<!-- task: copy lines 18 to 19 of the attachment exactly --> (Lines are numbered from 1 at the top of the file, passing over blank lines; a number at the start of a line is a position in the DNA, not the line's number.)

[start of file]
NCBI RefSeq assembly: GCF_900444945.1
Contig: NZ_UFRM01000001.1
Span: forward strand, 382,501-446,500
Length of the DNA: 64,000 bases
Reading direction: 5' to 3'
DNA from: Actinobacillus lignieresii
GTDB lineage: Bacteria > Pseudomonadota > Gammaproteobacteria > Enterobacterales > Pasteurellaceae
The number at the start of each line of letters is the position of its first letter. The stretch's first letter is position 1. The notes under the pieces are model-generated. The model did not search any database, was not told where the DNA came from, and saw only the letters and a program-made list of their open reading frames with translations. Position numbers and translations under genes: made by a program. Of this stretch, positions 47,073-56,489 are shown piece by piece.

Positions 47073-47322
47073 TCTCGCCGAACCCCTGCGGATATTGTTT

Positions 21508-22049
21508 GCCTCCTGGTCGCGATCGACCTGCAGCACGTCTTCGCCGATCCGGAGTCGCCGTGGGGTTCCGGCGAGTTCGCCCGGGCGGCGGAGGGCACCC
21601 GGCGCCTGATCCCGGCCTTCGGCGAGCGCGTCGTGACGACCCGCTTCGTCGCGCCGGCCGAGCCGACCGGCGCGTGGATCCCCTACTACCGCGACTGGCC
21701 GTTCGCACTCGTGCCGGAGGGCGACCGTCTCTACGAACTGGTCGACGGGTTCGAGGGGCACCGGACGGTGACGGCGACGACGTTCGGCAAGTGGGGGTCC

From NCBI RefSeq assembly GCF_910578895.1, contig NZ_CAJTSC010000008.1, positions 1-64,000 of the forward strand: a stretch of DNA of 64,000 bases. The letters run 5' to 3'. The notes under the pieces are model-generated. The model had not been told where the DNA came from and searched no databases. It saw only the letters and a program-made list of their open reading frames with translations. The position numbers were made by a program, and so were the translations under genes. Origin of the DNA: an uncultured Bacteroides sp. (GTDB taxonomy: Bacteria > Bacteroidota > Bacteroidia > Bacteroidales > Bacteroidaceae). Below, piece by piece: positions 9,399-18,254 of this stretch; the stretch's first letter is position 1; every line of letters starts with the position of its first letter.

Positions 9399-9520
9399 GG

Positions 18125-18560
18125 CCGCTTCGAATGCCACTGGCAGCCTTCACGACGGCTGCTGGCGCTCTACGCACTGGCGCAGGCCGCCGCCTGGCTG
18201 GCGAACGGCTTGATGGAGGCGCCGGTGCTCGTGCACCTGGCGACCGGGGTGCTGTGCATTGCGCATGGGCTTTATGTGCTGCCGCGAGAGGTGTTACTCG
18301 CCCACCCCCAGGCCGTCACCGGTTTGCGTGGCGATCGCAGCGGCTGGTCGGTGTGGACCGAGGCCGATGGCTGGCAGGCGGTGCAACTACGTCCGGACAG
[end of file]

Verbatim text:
Positions 18125-18560
18125 CCGCTTCGAATGCCACTGGCAGCCTTCACGACGGCTGCTGGCGCTCTACGCACTGGCGCAGGCCGCCGCCTGGCTG